I have talked to several other designers and they can't figure it out. I've read multiple forums and have tried everything they recommend to no avail. My client wants the center glow effect as seen. I've taken it apart piece by piece and narrowed it down to confirm it's the glow causing the problem. I've tried creating the glow, I've tried purchasing a vector glow and inserting it - all have the same result.

In Illustrator, it looks perfect. If I export as a PNG, it looks perfect. If I export as an EPS, the white points of the compass become transparent (they should be white) and the center glow has a white color block behind it (it should be have a gradient transparency). I am at a complete loss on what to do. Is it not possible to have a vector image with a glow?

This is what it should look like when on a colored background.

enter image description here

This is what the EPS looks like when on a colored background. (NOTICE the white section of the compass points are now transparent and the white glow has the color block.)

enter image description here


1 Answer 1


This may provide an answer although not specific to your file: Why do EPS (vector) file formats require a specified resolution?

Glows, blurs and the like must fade to something. Since an EPS is a flat file format, they fade to white unless there is a colored object behind them, then they fade to that colored object. When you save as EPS, a raster image gets created automatically and a clipping path added to indicate the area of the glow or blur.

In your image, that flare in the middle is converted to an embedded raster image with a clipping path when you save it as an eps.

The big question may be why are you using EPS at all? Unless you've specifically beed asked for an EPS file it is often better to simply use .ai or .pdf which will maintain the transparency without flattening. Of course, if you are a QuarkXpress user EPS may be a valid format for you (lord knows why they haven't sorted that though).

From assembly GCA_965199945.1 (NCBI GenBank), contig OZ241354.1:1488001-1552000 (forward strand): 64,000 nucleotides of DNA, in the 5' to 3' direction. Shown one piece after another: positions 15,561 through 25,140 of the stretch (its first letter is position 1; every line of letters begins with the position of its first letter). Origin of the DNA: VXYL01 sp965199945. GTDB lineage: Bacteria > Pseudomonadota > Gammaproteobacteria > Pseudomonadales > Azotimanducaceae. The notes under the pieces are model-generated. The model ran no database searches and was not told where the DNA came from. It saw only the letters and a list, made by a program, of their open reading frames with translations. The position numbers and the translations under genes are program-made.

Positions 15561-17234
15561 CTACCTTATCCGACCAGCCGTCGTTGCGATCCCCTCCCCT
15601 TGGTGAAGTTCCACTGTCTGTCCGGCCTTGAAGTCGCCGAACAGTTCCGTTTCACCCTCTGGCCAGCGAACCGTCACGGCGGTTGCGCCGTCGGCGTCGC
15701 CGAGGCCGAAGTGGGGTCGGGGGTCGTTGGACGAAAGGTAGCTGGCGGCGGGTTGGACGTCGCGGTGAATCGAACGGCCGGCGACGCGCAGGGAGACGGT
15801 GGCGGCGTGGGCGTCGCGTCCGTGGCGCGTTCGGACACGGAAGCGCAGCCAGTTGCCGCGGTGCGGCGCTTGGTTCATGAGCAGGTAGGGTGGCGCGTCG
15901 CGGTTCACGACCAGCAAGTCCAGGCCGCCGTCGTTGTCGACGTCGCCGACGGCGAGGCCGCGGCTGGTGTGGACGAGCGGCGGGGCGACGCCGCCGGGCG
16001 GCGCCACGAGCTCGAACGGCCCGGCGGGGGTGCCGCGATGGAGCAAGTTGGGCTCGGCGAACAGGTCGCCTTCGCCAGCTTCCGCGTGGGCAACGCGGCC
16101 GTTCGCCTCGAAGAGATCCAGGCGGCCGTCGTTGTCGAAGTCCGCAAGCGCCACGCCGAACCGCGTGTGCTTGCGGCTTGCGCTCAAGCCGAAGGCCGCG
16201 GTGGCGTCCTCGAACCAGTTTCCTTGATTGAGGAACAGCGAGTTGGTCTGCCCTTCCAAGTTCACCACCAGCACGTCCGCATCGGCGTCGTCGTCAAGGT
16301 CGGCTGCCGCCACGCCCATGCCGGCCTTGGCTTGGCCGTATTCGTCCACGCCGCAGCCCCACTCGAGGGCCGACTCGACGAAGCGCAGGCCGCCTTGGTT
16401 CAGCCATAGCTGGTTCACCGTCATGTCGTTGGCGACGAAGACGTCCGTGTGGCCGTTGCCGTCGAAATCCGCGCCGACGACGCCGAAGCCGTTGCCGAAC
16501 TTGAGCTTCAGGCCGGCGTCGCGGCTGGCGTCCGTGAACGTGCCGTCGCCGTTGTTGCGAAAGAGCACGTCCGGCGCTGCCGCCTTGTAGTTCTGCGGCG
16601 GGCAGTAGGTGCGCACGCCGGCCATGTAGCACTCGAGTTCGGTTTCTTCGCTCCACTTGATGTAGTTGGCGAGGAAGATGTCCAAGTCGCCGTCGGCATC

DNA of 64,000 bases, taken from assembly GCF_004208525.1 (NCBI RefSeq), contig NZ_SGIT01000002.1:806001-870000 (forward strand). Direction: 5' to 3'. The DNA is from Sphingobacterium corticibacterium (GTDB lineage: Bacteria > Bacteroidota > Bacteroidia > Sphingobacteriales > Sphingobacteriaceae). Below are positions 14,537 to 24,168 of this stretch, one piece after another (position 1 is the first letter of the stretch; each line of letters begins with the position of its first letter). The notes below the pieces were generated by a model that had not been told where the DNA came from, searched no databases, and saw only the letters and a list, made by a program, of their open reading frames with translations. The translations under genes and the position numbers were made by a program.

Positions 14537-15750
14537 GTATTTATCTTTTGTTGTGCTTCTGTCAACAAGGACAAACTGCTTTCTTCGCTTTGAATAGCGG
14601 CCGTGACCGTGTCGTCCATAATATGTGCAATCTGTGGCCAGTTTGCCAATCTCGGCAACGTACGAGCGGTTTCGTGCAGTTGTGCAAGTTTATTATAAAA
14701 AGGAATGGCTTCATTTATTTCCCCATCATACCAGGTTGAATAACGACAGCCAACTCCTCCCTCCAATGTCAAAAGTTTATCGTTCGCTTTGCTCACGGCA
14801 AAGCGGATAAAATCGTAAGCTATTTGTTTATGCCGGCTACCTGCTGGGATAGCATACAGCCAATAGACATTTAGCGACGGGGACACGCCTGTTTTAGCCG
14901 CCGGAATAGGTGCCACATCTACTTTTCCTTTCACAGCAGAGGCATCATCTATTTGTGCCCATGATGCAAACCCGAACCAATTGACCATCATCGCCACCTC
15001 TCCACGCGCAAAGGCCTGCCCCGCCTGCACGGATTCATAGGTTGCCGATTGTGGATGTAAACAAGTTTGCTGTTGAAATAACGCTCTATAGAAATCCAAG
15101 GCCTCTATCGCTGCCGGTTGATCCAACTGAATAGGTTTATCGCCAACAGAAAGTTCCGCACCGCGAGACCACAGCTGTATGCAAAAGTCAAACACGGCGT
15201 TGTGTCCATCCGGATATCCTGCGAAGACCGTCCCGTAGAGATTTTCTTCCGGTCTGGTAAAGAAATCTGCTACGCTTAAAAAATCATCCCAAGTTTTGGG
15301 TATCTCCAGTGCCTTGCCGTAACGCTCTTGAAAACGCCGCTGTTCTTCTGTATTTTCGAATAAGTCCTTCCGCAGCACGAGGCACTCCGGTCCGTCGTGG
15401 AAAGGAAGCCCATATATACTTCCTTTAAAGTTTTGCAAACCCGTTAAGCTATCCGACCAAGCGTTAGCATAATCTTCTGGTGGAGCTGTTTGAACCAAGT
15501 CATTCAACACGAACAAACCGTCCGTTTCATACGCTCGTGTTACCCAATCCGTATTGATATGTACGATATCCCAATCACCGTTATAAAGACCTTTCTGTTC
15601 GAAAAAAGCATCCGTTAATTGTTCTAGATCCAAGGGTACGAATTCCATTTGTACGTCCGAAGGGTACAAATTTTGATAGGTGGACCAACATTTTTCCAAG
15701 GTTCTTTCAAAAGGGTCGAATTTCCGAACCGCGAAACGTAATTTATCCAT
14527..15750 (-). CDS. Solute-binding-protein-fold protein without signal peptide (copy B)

If you have been specifically asked for an EPS and the client is specifically requesting soft-edged objects like glows and blurs, it may benefit you to try and educate the client a bit about what is and is not well-supported in EPS formats, why EPS has become a less-common format and why PDF is customarily better. There are times when clients learn buzzwords and use them because they've become accustomed to them. "EPS" is one such buzzword - they know they want vector, and they know EPS often means vector, so they ask for an EPS. But they probably aren't aware of advances in file formats over the past several years.

  • That makes sense. Thanks for the explanation! They have specifically requested an EPS file for large format printing they will be having done (signage, etc.). I try to always include the EPS file for my clients so that they have everything they need for any project they will ever use their logo on. Is there a better option I'm not aware of?
    – Kristen
    Commented Apr 23, 2015 at 21:56
  • Well, you might be able to use a radial gradient there. I'm not sure how you configured that flare in the middle. Or if the globe itself is causing the rasterization and flattening. The best option is generally PDF or AI, but with EPS it really comes down to file constructions and some things just aren't easy in EPS form.
    – Scott
    Commented Apr 23, 2015 at 22:13
  • Scott kind of already said this, but in case it wasn't perfectly clear: a PDF file is actually better suited for large format printing (assuming everything is vector) than the EPS file because it does support that transparency without rasterizing it. EPS used to be the vector standard, but there are better options available now. Even if a client of mine specifically asked for an EPS file, I would try have a conversation with them about why they want an EPS, and if there might be better alternatives (such as PDF) to meet their needs.
    – apex
    Commented Apr 24, 2015 at 16:25

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